“ISO 15189:2007 accreditation assessments are highly detailed and thorough,” stated Serrano. “We expected our lab’s gap assessment to be different from all the other inspection visits we have had over the years, and it was.
“The gap assessment is the first indication of how we measure up against the standards,” he explained. “It gave the lab an understanding of its level of readiness and what corrections need to be made to prepare for the next step, which will be pre-assessment. Pre-assessment is a dress rehearsal before the actual accreditation assessment. The gap assessment permits us to revalidate our process, make corrections, and move forward to the accreditation assessment with greater confidence.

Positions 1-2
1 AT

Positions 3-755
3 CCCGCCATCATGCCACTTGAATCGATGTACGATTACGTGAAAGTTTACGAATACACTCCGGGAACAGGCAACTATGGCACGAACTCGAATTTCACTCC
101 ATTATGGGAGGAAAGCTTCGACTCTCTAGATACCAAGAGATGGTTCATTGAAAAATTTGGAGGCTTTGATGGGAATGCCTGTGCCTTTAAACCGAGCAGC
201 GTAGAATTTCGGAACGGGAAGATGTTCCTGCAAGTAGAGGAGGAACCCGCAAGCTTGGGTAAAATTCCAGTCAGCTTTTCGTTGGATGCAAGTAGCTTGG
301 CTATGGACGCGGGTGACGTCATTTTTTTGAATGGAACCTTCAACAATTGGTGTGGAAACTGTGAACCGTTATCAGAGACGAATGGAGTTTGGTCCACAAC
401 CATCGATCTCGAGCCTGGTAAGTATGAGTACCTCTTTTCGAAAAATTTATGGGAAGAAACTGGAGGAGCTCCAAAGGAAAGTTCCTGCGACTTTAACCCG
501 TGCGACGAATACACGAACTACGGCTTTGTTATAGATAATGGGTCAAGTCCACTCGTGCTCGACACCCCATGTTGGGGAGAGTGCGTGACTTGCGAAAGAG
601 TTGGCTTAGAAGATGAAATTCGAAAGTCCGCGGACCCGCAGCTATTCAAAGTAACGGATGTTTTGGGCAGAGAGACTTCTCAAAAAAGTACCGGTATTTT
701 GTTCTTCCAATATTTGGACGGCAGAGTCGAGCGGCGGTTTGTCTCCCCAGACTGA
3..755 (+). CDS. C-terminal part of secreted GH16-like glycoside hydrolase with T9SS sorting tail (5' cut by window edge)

Beyond Policies, Procedures
“For this reason, everyone on staff needs to understand the policies and procedures, the resources, and the mechanisms that we have throughout our laboratory’s operation,” he explained. “The entire ISO process focuses on operational activities.
“This is a notable difference from most other healthcare accreditations that generally involve a review of our lab’s policies and procedures to make sure we have dotted all the ‘i’s and crossed all the ‘t’s,” Serrano added. “ISO does that as well, but then ISO goes several steps further by verifying that: 1) your staff knows exactly what the policies are; 2) your staff understands why these policies are in place; and, 3) assessors confirm your lab’s staff consistently follow these procedures each day.
“For lab administrators and pathologists considering this accreditation for their laboratory, I can state that one important difference about ISO 15189:2007 is that it is not simply a paper exercise,” advised Serrano. “ISO 15189:2007 is a true, thorough, and deep evaluation of your facility to make sure that quality is ingrained in the very essence of the laboratory.”